This is self explanatory. If you’re having a hard time making your budget, this may help pay for some of that extra. Post your old cabinets and appliances (after you remove them) on Facebook or Craigslist or wherever you can sell locally. I promise people will buy this stuff. We made $650 off our old cabinets and appliances and another $500 from a metal staircase we removed from the kitchen that accessed out attic. It was a win win because these people needed some cheap shop cabinets (and a metal staircase) and I didn’t want to pay to take it to the dump.
TIP #5: Precook your meals
Speaking of budgets…don’t blow your budget on eating meals out while your kitchen is out of commission. Precook some meals and freeze them to eat while working on your kitchen.
Luckily, we were without a kitchen for just two to three weeks and we survived off a casserole I made five minutes before we took out our old stove (for the first week), some frozen leftovers, and a crockpot. Crockpots are your best friend during remodels. Just remember that you may have to wash it in the tub since you don’t have a kitchen sink. 🙂 I know from experience.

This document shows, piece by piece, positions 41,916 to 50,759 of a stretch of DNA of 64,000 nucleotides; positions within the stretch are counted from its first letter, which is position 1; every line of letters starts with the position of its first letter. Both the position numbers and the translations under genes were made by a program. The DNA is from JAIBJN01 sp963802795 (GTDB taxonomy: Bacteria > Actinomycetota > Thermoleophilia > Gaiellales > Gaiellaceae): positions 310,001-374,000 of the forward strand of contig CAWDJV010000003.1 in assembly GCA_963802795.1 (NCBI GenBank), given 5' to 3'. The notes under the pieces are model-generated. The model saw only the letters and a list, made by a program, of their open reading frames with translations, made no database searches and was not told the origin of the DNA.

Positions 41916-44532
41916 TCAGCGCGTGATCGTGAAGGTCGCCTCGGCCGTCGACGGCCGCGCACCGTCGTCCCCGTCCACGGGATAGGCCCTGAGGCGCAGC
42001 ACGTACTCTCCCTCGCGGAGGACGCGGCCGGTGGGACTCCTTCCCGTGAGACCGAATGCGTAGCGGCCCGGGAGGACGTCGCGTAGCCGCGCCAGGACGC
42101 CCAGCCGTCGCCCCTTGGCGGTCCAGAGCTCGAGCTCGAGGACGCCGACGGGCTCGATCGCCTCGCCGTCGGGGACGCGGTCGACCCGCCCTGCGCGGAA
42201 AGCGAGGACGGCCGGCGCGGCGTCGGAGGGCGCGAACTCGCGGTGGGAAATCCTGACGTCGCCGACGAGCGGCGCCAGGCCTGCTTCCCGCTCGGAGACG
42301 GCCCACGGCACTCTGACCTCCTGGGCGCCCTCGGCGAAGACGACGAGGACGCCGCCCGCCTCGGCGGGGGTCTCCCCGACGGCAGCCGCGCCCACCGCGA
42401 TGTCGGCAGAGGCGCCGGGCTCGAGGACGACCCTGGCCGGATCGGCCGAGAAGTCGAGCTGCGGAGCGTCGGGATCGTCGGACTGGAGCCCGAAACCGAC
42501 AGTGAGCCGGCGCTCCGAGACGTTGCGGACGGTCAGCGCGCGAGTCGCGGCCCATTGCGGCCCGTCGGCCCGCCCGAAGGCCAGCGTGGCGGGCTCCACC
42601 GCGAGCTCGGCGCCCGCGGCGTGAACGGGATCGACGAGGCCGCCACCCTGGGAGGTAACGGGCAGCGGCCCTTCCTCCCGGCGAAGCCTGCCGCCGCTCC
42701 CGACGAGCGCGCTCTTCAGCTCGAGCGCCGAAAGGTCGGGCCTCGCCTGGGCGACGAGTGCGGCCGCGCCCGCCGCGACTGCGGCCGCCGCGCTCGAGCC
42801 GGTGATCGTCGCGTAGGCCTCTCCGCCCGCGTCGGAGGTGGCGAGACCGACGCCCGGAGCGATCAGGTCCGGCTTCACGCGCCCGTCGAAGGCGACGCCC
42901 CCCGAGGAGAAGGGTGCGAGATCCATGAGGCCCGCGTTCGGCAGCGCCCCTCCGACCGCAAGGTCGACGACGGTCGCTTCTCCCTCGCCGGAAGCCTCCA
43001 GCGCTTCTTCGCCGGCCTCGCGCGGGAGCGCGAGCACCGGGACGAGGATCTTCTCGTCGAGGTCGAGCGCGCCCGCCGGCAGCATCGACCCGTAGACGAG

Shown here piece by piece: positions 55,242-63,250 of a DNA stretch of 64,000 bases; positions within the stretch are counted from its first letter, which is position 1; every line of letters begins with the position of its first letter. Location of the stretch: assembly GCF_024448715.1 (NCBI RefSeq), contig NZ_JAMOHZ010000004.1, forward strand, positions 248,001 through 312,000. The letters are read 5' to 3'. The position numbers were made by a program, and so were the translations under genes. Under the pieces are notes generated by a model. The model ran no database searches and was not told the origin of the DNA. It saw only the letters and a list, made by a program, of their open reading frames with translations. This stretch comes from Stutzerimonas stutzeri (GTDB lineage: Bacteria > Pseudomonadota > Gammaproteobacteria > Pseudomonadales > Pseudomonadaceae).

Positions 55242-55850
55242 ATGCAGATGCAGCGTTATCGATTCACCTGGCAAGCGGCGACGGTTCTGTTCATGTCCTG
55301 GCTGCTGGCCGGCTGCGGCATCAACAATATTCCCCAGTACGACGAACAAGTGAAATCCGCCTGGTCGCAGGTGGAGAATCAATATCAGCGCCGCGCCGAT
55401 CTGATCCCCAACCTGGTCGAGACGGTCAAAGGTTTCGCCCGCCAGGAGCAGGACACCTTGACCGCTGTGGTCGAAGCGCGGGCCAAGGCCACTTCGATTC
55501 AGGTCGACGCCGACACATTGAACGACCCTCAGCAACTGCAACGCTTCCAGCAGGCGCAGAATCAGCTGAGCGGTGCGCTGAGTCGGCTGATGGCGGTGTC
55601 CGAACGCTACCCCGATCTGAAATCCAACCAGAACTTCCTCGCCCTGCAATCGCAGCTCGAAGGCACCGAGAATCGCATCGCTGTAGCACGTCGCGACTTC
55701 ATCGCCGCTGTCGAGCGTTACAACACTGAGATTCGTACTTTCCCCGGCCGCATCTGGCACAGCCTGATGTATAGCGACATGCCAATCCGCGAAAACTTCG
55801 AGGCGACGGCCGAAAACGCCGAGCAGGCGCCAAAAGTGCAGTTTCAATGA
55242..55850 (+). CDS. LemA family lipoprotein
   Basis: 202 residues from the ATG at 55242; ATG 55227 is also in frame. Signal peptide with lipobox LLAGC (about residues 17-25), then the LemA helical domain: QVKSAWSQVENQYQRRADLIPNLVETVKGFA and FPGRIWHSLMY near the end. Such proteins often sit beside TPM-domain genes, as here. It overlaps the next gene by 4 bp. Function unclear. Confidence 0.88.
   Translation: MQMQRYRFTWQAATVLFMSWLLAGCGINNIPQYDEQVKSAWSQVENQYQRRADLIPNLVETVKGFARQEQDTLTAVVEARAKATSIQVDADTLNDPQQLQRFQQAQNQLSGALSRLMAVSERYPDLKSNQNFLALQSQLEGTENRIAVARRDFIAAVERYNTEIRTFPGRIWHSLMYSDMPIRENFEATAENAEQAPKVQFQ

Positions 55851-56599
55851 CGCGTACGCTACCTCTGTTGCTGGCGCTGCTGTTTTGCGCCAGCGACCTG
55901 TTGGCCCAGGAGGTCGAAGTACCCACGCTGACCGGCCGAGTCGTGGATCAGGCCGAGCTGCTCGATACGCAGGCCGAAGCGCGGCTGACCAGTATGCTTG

But, take my word for it. Prepare this food before you get to the I’m-so-exhausted-I-just-want-a-cheeseburger phase. Once you get to that point, you will have no will to do this part and your “food” budget will be blown. Oh and you’ll feel like crap from eating fast food at 11PM every night.
TIP #6: Stock the Band-Aid cabinet
Demo is rough. So is drywall. Keep bandaids handy. Trust me…you will need far more than you think. My Dad required AT LEAST two per hour of demo.
TIP #7: Watch out for rusty nails
And this is the part where I tell you my tetanus shot story. So, let’s start at the beginning…I stepped on a really big, really rusty, really painful nail during this remodel process. Because I am a clumsy idiot who wears worn out sneakers everywhere and doesn’t pay attention.